|Er. Loveneesh Talwar|
Energy is the gift of nature to mankind in various forms. Energy is the need for all kinds of work done by human beings and nature. Energy is also defined as the ability or the capacity to do work. We use energy to do work and make all movements. When we eat, our body transforms the food into energy to do work. When we run or walk or do some work, we ‘burn’ energy in our bodies. Cars, planes, trolleys, boats, and machinery also transform energy into work. Work means moving or lifting something, warming or lighting something. There are many sources of energy that help to run the various machines invented by men. But as the population and development activities increases, the requirement of the energy (demand) will also increase. If this trend of continuous exploitation of energy sources, continue these sources are going to be exhausted very soon in near future. So we need to look for the alternative of conventional sources of energy and the best alternative of conventional energy sources are the non-conventional energy sources of Energy which are also called renewable sources of energy. The conventional sources of energy are coal, petroleum, natural gas, etc. which” are the kind of fossil fuel and non conventional or renewable sources of energy are in the form of Solar, Wind, Geothermal, Biomass, Ocean thermal, hydro and Tidal energy. Sun is the main source of all types of energy.
Renewable energy sources also called non-conventional energy, are sources that are continuously replenished by natural processes. For example, solar energy, wind energy, bio-energy (bio-fuels grown sustainably), hydropower, etc. are some of the examples of renewable energy sources. A renewable energy system converts the energy found in sunlight, wind, falling water, sea waves geothermal heat or biomass into a form, we can use such as heat or electricity. Most of the renewable energy comes either directly or indirectly from sun and wind and can never be exhausted and therefore they are called renewable.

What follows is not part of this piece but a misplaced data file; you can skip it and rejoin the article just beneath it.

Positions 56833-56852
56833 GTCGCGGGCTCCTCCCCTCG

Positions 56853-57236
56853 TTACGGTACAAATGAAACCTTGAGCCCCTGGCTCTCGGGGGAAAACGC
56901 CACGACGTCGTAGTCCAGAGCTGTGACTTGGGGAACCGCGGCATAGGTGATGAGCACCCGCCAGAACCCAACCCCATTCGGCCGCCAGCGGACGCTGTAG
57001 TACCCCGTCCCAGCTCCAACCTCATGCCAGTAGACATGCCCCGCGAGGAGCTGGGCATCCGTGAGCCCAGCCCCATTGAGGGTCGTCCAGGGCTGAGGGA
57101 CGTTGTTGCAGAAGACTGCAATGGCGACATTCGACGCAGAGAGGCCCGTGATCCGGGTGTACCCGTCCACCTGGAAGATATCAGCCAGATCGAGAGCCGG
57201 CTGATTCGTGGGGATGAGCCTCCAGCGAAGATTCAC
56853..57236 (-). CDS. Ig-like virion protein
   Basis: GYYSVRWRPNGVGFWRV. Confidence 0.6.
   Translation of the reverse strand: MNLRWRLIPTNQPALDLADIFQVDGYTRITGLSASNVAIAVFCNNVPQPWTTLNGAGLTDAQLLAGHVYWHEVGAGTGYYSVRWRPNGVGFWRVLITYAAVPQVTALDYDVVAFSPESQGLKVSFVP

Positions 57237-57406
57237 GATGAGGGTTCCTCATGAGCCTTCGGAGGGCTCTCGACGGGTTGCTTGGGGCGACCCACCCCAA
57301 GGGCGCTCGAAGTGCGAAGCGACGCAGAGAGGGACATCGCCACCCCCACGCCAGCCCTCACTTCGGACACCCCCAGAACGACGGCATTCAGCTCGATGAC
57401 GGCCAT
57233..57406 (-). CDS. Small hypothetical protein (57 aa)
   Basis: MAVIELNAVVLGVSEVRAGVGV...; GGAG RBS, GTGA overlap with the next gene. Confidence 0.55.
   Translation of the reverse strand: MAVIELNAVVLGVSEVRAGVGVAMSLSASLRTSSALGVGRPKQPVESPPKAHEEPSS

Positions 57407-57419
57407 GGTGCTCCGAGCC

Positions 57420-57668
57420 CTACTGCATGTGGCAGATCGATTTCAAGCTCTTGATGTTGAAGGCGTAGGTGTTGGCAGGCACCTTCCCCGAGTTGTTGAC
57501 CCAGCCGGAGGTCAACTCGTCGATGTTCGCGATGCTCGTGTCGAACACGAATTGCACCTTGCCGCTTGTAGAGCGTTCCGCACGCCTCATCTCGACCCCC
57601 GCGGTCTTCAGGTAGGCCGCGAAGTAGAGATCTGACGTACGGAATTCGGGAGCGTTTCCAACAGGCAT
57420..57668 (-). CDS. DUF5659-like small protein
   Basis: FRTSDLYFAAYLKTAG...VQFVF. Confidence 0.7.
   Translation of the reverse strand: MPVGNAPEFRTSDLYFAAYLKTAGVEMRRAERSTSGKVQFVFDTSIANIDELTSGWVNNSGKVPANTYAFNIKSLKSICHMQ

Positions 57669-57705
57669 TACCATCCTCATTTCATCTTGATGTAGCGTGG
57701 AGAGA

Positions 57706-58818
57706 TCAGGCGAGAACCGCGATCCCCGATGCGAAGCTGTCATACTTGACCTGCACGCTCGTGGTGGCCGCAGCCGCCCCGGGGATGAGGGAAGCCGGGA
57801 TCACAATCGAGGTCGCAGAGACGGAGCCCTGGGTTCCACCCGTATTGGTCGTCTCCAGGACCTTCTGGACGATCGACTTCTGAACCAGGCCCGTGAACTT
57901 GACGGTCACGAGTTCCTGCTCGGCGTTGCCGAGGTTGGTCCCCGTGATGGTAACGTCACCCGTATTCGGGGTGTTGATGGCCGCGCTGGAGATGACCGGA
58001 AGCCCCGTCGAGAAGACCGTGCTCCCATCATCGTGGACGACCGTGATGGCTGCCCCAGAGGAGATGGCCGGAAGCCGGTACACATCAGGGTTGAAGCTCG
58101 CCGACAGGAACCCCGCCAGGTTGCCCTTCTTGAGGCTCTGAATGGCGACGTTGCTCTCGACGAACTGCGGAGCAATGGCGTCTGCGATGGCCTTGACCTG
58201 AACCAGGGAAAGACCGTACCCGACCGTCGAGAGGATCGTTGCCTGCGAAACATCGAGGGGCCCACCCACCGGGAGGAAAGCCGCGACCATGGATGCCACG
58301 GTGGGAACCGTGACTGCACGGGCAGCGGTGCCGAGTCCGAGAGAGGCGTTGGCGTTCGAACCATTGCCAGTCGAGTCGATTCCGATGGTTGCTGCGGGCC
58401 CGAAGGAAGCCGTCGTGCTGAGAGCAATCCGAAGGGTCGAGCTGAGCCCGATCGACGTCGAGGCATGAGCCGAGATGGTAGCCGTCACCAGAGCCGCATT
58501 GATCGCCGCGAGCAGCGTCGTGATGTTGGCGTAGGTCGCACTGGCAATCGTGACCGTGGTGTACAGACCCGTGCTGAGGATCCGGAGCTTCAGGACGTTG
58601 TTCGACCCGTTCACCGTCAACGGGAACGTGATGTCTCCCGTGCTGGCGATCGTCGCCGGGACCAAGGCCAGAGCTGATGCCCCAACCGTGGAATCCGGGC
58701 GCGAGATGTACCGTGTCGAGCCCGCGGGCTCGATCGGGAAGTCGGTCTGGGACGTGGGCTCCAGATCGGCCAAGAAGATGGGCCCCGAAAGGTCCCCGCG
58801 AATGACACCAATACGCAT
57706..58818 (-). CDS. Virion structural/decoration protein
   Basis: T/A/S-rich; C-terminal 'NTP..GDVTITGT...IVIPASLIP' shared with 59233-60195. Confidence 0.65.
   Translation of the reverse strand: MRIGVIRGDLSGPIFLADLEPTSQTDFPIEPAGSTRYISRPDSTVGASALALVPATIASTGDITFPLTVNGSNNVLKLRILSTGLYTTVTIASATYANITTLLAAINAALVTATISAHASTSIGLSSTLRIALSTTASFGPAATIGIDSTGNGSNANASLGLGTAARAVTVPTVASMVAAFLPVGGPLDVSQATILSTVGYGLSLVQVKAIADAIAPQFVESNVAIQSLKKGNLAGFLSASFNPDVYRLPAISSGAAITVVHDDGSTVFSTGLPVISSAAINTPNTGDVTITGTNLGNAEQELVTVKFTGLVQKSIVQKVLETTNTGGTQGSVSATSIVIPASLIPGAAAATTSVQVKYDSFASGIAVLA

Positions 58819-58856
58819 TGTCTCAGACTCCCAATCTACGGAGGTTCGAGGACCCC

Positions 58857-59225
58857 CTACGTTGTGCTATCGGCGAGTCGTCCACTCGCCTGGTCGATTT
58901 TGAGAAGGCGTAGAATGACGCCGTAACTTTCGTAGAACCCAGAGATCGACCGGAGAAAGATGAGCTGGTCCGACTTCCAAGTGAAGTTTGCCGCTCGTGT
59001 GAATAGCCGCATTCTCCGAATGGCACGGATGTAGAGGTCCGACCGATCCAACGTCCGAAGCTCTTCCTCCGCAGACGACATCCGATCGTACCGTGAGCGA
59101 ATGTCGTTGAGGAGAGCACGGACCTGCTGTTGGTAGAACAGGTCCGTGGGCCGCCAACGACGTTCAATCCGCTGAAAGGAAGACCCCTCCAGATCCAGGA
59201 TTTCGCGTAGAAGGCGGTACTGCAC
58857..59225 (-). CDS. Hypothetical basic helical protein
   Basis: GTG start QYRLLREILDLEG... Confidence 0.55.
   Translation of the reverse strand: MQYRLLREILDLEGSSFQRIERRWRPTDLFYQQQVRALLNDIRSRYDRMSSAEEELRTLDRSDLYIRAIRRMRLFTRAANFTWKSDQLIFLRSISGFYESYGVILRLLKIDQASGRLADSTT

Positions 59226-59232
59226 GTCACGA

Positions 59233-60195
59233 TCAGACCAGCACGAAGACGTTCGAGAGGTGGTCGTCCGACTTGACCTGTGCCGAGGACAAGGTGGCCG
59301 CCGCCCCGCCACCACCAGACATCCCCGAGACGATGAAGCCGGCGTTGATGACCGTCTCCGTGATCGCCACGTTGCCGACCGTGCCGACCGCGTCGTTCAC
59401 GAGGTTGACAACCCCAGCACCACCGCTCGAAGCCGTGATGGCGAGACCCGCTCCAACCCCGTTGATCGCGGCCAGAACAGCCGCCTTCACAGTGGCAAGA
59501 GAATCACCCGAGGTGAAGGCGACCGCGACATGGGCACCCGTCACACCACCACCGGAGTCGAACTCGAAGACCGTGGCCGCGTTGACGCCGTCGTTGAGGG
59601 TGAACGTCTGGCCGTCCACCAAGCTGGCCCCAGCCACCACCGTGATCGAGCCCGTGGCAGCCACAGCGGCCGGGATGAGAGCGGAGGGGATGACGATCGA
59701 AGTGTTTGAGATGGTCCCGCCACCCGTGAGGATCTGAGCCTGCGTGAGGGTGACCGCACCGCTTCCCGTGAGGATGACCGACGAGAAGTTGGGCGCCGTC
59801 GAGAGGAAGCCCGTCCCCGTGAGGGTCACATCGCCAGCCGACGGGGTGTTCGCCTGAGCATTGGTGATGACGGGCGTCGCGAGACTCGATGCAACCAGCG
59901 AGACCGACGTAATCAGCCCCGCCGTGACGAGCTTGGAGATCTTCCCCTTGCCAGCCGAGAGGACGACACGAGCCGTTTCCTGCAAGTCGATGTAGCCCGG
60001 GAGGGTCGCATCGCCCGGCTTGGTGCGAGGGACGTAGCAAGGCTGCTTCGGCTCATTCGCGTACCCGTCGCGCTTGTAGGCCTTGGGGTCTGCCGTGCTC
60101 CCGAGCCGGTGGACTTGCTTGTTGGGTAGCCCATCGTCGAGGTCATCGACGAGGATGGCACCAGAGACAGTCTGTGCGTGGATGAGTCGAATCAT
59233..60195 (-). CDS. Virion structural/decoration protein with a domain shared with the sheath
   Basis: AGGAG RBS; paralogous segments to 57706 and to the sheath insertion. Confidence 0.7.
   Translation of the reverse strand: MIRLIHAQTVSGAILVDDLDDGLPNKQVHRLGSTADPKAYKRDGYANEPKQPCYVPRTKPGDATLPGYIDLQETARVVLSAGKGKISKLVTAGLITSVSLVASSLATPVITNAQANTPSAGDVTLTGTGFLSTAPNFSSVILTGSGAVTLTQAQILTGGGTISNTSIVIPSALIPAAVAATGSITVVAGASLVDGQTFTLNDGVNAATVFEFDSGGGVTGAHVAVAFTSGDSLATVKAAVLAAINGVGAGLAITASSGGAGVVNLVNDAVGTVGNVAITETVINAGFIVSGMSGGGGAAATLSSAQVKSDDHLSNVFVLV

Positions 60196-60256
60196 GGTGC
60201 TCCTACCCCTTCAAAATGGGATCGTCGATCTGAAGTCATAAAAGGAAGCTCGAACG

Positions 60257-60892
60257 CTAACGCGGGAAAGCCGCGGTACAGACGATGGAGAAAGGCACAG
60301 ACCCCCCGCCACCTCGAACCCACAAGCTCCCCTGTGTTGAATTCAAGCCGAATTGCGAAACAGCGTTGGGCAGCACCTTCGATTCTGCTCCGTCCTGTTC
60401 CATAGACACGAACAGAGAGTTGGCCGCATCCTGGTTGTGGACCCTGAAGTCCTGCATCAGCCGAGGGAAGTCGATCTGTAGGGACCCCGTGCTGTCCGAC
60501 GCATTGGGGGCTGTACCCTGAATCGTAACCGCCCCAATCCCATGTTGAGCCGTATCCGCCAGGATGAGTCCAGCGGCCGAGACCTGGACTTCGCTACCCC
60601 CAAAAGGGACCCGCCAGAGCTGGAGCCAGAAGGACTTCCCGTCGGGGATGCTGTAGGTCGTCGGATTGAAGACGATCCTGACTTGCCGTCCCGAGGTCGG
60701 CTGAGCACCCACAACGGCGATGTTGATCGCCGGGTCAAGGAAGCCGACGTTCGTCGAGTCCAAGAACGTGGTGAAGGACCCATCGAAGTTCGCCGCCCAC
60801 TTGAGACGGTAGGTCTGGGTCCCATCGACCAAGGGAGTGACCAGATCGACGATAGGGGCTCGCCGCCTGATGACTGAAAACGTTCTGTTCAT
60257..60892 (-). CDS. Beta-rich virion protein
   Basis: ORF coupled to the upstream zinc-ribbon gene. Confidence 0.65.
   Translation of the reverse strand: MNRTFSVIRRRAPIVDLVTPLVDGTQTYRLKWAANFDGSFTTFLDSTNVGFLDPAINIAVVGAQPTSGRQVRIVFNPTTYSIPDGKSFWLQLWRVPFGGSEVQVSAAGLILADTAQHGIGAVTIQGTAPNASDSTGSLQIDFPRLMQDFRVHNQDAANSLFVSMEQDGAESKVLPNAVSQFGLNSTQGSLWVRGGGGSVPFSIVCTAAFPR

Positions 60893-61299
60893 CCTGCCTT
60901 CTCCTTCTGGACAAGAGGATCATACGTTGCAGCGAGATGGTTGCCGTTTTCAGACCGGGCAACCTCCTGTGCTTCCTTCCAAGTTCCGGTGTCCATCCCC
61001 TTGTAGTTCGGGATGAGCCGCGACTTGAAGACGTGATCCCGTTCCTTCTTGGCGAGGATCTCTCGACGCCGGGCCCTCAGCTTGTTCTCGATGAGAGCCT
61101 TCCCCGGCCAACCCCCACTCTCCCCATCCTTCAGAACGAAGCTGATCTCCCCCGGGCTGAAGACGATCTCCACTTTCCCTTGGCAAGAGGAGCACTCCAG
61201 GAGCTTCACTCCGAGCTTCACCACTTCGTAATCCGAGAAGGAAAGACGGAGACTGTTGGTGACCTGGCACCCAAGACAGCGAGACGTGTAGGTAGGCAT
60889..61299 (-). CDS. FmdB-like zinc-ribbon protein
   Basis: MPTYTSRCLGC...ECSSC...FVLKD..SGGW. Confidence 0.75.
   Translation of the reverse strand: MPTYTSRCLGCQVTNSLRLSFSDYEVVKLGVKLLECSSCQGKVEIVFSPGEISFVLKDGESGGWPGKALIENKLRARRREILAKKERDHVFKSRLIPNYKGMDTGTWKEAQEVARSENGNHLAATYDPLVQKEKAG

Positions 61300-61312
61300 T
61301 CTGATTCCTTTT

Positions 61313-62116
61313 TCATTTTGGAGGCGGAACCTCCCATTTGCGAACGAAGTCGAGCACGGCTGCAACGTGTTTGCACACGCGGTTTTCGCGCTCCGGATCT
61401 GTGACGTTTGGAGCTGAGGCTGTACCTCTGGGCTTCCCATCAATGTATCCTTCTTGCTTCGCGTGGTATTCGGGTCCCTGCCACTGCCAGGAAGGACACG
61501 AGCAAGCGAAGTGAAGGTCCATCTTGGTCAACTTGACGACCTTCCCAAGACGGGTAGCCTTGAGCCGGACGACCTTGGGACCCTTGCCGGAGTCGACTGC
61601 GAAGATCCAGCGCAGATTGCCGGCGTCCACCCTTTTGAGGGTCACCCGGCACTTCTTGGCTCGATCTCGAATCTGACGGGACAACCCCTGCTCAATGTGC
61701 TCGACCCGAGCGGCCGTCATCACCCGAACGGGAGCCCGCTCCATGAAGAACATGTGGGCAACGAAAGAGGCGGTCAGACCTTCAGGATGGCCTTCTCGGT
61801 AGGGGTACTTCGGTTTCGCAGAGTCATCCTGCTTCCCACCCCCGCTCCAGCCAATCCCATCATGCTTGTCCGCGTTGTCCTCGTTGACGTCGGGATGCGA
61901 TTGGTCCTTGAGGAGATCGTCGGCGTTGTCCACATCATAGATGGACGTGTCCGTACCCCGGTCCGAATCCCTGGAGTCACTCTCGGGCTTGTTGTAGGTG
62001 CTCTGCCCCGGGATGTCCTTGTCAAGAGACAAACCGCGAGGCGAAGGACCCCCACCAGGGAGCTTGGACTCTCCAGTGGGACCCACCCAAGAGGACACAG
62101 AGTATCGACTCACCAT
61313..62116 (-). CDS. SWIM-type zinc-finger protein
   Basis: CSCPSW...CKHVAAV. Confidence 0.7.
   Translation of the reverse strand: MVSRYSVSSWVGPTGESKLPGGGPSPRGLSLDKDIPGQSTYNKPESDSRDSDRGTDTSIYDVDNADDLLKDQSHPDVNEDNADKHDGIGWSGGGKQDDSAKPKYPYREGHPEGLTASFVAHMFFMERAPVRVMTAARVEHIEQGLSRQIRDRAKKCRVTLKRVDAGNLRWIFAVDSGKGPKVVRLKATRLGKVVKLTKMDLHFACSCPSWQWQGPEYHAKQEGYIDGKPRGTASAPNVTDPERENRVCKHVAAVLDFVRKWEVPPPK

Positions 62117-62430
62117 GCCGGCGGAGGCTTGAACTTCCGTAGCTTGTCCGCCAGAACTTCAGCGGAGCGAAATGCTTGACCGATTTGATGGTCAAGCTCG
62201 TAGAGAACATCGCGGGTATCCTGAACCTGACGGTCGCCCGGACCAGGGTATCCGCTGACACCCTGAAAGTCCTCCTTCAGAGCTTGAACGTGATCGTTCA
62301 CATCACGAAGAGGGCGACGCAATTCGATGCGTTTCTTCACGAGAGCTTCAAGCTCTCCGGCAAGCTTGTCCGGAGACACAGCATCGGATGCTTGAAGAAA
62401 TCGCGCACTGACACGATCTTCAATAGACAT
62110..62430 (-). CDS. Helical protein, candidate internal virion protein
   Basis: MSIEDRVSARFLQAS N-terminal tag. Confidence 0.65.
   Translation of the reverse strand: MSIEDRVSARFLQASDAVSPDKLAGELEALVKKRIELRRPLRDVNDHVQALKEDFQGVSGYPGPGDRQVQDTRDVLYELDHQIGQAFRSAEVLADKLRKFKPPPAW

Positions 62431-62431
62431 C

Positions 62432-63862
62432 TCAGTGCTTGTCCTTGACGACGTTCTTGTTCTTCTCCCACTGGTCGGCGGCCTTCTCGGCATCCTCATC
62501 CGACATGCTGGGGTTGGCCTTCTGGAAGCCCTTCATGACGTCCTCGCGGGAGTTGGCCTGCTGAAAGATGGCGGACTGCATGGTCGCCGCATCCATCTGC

However, most of the world’s energy sources are derived from conventional sources fossil fuels such as coal, oil and natural gases. These fuels are often termed non-renewable energy sources. Although, the available quantity of these fuels are extremely large, they are nevertheless finite and so will in principle ‘run out’ at some time in the future.
Renewable energy sources are essentially flows of energy, whereas the fossil and nuclear, fuels are in essence, stocks of energy. There are various forms of renewable energy like Solar energy, Wind energy, Bio energy, Hydro energy, Geothermal energy, Wave and tidal energy available now a days.